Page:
How the pub­lic broad­caster be­came its own worst en­emy

CityPress - - Sport - Sm­se­leku@city­press.co.za Fol­low me on Twit­ter @Sbu_Mse­leku

If you were to tell a young per­son that there was a time when we re­lied solely on the SABC to watch live foot­ball, rugby and cricket, they would be for­given for think­ing that you were telling them in­suman­sumane (fairy­tales in isiZulu) or intsomi (the isiXhosa word).

In fact, when English soc­cer ti­tans Liver­pool and Tot­ten­ham Hot­spur came to neigh­bour­ing Eswa­tini (for­merly Swazi­land) to con­test the Royal Swazi Sun Soc­cer Chal­lenge in two legs in 1984, those South Africans who could not travel and be part of the ca­pac­ity crowd of 8 000 at Somhlolo Na­tional Sta­dium fol­lowed the match on SABC TV.

Every time the World Cup fi­nals or the FA Cup Fi­nal came around, you knew that you would fol­low all the go­ings-on live on the SABC plat­form.

How the once-mighty pub­lic broad­caster has fallen!

You might be won­der­ing why my mind is cas­cad­ing down mem­ory lane at such break-neck speed. Let me re­lieve you.

The broad­caster has be­come a poor shell of its for­mer self. In fact, the SABC has be­come a joke when it comes to sports broad­cast­ing.

My mind was jolted into ac­tion this week when I saw its English Premier League (EPL) pro­mo­tion.

The whole week, the SABC was shout­ing across the rooftops about its “match of the week” that was to be beamed live yes­ter­day.

Said match was the gi­gan­tic en­counter be­tween Newcastle and Bournemouth at St James’ Park.

This, on a week­end that fea­tures to­day’s Manch­ester derby be­tween Manch­ester City and Manch­ester United at Eti­had Sta­dium – with yes­ter­day’s six fix­tures hav­ing in­cluded an en­counter be­tween Crys­tal Palace and Tot­ten­ham Hot­spur (that name again).

It sent me back to the wa­ter­shed events in 2006, when the SABC lost its Premier Soc­cer League (PSL) broad­cast rights to Su­perS­port.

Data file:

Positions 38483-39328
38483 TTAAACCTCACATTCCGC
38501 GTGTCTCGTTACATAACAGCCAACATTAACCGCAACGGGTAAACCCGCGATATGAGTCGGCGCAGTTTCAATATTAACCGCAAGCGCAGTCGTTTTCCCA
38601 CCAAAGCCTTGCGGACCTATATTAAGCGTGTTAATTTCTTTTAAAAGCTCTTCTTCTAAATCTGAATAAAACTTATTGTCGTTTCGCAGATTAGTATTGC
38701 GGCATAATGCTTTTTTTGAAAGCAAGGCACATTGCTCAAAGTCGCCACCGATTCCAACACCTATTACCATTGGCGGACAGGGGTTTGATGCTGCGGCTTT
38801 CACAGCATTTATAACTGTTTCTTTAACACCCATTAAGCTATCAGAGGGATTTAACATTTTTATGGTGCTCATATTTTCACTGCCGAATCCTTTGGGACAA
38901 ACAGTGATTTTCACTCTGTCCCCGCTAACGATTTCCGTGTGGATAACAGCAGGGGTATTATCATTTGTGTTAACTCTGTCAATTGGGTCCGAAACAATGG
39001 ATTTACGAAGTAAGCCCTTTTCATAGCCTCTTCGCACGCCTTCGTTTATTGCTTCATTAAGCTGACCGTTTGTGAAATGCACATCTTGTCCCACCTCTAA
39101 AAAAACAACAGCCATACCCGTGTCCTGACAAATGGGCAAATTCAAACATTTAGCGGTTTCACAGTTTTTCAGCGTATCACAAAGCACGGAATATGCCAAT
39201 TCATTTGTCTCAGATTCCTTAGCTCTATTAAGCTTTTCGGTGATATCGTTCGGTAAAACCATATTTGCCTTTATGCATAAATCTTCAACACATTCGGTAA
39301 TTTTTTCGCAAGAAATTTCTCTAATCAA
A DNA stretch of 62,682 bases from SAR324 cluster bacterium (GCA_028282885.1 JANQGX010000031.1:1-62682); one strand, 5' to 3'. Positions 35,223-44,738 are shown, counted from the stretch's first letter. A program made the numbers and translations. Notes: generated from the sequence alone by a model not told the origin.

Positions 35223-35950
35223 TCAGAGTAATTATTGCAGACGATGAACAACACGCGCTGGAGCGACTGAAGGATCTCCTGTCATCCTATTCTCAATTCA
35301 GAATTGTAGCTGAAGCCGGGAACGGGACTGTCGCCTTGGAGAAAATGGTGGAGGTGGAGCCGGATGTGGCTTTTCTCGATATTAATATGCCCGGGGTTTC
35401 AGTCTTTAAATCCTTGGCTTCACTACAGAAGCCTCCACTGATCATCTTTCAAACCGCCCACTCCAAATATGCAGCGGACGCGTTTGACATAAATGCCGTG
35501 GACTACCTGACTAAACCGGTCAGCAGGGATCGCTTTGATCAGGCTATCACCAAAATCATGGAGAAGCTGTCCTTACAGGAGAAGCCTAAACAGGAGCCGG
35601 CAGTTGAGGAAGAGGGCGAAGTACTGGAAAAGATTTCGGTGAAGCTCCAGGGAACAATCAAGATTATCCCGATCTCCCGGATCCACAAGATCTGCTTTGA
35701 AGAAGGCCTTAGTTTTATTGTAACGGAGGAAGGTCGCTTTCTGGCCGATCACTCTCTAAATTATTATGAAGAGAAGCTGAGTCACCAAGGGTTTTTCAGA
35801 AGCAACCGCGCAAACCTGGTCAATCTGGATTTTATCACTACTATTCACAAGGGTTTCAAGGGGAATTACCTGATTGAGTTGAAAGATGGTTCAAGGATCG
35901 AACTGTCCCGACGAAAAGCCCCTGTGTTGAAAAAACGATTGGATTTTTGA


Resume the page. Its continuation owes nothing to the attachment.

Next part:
The SABC failed – no, it re­fused to make the PSL a rea­son­able of­fer to ex­tend the con­tract af­ter be­ing given the first op­tion.

It was then that Su­perS­port snatched the rights from un­der the broad­caster’s nose. And the SABC had to go cap in hand to beg the pay chan­nel for a sub­con­tract.

While no de­tails of the deal have been re­vealed, those in the know told us that the SABC ended up buy­ing the rights for much more than it would have ini­tially given the PSL. In other words, it could have been the other way around as Su­perS­port – which was dy­ing to broad­cast lo­cal foot­ball matches live then – would have been pre­pared to pay an arm and a leg to the SABC for a sub­con­tract.

The new set-up meant Su­perS­port had the first turn in pick­ing which matches to broad­cast live – and, like the bib­li­cal Lazarus, the SABC had to make do with the crumbs fall­ing off the rich man’s ta­ble.

What made the SABC the butt of many wise­cracks within the sport­ing fra­ter­nity was the fact that it con­tin­ued with the tagline The Home of Foot­ball.

This, at a time when Su­perS­port had not only the PSL rights, but also those of the big­gest Euro­pean leagues such as the EPL, Spanish Laliga, Ital­ian Serie A and the Ger­man Bun­desliga. Poor sods!

We are told that the SABC lost the rugby and cricket rights in al­most the same man­ner – de­spite SABC3, which used to broad­cast the two sports, hav­ing had a larger foot­print and draw­ing big­ger au­di­ences than the pay chan­nel.

The pub­lic broad­caster re­cently paid plenty of moolah to air some Africa Cup of Na­tions matches – rights that see it fail to beam live Bafana Bafana home matches, but able to show away matches.

What a cock­eyed busi­ness model. Talk of cutting off your nose to spite your face.

By the way, when Su­perS­port came about, some smart aleck at Dither­ing Heights de­cided to do away with the TopS­port logo and re­placed it with SABC Sport.

Ask any mar­keter worth their salt which of the two names is catchier. Your guess is as good as mine as to which one they would set­tle for. But no, not the SABC!

So, this is the back story that ex­plains why those who can only fol­low their foot­ball on SABC were stuck with the “match of the week” yes­ter­day, while Su­perS­port showed all six matches yes­ter­day and will to­day screen the Manch­ester derby.

SABC Sport is dead! Long live SABC Sport!

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